USS Tarawa (CV/CVA/CVS-40, AVT-12) Areas With Asbestos Exposure

High risk of asbestos exposure

  • Engine Rooms Engine Rooms
  • Damage Control RoomDamage Control Room
  • Pump RoomPump Room
  • Propulsion RoomPropulsion Room

Medium risk of asbestos exposure

  • Powder and Shot MagazinePowder and Shot Magazine
  • Ward RoomWard Room

Low risk of asbestos exposure

  • Junior Officers QuartersJunior Officers Quarters
  • Sick BaySick Bay
  • Mess DeckMess Deck
  • ReeferReefer
  • Pilot HousePilot House
  • Admiral's CabinAdmiral's Cabin
  • GalleyGalley

Shipmates

Media Gallery

Stuff You Should Know

Another ship which is likely to have contained asbestos in its components is USS Tarawa, an Essex-class Aircraft Carrier, built in Portsmouth, Virginia, with the hull number CV-40. It was commissioned in 1945 and was in active service for 15 years before being decommissioned in 1960. The ship measured 888 feet in length and carried almost 3,500 men and between 90 and 100 aircraft. Considering the period when the ship was built, it is likely that many veterans who served on board to suffer from mesothelioma, a type of lung cancer. During 1930 and 1970, companies that built vessel equipment used asbestos, a poisonous material, very commonly used for the US Navy ships. Spaces that contained the highest concentrations of asbestos were the engine and boiler rooms, which were poorly ventilated. Thus, once inhaled the contaminated air, it causes serious problems in the lung area. Unfortunately, companies that provided these poisoned products decided to remain silent and, accordingly, many people are sick now.  They have the right to sue them in order to receive compensation for the costs spent with their disease.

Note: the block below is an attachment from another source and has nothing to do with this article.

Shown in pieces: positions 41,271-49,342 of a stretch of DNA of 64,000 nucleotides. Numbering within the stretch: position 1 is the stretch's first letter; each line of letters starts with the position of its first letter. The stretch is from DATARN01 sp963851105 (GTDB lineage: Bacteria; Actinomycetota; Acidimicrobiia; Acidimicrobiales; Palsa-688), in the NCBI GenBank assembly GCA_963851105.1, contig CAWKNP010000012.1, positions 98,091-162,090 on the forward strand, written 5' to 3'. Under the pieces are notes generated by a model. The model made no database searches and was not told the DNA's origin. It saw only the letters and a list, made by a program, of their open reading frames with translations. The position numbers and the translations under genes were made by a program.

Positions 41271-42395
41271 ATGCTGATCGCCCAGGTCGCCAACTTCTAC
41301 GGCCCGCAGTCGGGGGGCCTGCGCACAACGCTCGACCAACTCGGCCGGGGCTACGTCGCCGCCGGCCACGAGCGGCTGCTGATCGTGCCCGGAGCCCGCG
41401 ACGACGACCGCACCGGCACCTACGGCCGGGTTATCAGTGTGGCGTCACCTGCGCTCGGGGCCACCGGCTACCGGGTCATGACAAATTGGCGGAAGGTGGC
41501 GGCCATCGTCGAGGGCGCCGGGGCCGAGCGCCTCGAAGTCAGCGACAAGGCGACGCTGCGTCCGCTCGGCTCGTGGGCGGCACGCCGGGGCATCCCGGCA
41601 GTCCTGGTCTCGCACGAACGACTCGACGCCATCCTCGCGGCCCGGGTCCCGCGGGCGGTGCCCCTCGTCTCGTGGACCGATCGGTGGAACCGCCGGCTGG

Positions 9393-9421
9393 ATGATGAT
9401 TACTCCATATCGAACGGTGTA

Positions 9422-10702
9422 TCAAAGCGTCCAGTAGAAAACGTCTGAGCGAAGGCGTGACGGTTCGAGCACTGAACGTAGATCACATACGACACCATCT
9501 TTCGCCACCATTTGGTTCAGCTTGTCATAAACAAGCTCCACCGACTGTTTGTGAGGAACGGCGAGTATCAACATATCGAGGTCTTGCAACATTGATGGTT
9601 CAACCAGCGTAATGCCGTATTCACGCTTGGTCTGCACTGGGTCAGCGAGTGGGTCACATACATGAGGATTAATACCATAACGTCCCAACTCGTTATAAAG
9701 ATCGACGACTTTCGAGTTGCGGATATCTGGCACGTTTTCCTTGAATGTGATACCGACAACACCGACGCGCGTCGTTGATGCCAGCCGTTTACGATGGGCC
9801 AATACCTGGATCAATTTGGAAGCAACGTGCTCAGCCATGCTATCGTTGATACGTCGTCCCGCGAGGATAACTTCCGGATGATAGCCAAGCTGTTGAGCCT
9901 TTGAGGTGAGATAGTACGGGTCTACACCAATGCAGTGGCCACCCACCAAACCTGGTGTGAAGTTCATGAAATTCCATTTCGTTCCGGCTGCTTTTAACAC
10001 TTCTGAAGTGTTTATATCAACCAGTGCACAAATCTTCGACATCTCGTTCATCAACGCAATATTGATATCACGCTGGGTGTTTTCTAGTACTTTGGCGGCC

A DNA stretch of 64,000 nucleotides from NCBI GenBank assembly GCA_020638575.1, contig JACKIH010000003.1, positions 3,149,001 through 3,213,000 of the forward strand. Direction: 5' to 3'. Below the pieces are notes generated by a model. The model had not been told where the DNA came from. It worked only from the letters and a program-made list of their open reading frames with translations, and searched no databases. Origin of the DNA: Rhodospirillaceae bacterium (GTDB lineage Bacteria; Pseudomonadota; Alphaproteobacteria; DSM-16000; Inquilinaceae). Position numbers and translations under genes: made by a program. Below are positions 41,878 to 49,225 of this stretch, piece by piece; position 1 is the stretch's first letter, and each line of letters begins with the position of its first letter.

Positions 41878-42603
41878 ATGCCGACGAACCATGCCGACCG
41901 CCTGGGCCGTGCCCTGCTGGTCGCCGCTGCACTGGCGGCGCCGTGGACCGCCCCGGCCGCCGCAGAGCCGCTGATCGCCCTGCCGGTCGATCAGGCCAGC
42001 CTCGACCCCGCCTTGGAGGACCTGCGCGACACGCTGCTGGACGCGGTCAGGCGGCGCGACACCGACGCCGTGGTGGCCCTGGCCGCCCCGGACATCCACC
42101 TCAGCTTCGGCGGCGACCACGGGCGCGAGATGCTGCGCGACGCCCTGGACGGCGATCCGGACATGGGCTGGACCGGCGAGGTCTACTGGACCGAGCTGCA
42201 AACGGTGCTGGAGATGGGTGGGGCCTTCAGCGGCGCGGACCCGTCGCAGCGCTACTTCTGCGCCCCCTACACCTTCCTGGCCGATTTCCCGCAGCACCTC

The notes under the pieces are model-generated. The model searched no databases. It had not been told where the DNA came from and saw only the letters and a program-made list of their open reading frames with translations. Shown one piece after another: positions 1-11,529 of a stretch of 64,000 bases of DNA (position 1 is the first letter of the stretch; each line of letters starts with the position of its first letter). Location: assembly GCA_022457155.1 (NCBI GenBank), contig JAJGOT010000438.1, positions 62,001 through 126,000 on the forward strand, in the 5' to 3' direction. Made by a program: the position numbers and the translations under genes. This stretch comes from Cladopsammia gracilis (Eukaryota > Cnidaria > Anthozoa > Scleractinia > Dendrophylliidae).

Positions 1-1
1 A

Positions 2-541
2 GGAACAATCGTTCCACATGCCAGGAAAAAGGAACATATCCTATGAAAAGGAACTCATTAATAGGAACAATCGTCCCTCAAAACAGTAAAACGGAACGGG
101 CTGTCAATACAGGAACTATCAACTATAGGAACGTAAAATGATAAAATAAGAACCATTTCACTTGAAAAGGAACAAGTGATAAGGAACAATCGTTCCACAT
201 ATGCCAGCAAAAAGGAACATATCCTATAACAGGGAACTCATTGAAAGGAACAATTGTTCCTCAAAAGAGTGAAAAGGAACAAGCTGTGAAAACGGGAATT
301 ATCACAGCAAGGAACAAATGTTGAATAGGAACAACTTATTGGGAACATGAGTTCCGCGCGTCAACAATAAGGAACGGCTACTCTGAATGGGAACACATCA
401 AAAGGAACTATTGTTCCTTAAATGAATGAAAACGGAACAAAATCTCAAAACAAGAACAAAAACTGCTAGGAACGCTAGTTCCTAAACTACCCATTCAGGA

Questions about asbestos exposure?

We can help!

Chat Now

Read FAQs